5. Set up alerts on your debit and credit accounts to notify you of transactions, changes to your account, or other alerts offered by your financial institution

Additional details:

 The credit reporting bureau, Equifax, reported yesterday that they have been compromised. Non-public information affecting potentially 143 million U.S. consumers was stolen, primarily consisting of names, Social Security numbers, birth dates, addresses, and, in some instances, driver's license numbers. Additionally, credit card numbers for approx. 209,000 U.S. consumers and dispute documents for approx. 182,000 U.S. consumers were accessed. Further details from Equifax can be found here:

For information from a source independent of Equifax, Brian Krebs' coverage can be found here -

Additional information about the steps consumers can take to protect against fraud and identity theft:

  • Placing a security freeze on your credit file with the four major credit bureaus (Equifax, Experian, Trans Union, Innovis) may have associated fees depending on which state the consumer lives in. Also, some states require the freeze to expire after a specified amount of time.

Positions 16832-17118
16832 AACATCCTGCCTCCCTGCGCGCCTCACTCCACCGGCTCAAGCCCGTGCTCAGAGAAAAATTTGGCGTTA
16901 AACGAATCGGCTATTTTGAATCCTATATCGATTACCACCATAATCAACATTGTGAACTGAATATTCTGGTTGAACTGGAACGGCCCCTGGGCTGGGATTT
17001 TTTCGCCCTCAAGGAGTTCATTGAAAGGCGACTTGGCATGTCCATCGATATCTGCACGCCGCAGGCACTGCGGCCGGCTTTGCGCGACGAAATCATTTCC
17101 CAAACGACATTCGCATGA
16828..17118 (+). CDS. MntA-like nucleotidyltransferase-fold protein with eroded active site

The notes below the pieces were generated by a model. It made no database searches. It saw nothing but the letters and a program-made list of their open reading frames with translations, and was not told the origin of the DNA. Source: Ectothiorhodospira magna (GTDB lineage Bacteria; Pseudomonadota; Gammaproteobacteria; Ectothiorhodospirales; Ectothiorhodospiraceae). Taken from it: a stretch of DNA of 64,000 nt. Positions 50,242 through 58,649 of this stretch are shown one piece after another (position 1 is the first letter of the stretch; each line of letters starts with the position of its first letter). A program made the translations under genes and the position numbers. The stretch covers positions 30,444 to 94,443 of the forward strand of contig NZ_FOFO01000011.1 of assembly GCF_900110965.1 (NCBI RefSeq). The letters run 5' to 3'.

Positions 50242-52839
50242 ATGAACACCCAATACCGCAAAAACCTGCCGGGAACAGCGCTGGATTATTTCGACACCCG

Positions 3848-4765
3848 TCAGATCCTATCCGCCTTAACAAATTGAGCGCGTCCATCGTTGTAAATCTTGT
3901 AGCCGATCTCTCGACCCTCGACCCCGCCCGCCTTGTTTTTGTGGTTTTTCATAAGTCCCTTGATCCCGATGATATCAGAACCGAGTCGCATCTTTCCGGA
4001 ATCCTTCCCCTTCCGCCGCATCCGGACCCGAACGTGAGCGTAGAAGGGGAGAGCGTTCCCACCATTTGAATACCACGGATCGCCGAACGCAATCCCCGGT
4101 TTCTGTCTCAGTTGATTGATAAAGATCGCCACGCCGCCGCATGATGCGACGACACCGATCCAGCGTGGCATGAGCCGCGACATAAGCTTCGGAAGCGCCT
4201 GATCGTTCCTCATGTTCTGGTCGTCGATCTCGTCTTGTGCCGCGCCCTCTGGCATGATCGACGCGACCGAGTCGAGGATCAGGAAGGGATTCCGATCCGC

• NOTE - A security freeze will also prevent the consumer from opening new lines of credit (a new credit card, new loan, etc.) unless the consumer first removes the security freeze. Fees may be associated with removing the freeze. Here are some resources:
  • Here are links to the credit bureau websites:
  • By law, you can get a free copy of your credit report every 12 months at
  • Each financial institution has different services and alerts available for debit and credit accounts. Consumers should check with their institution for details. Examples of alerts that can be useful include notification of transactions over a specific threshold (e.g. over $100), transactions originating outside the US, and changes to the consumer's account profile (e.g. password change).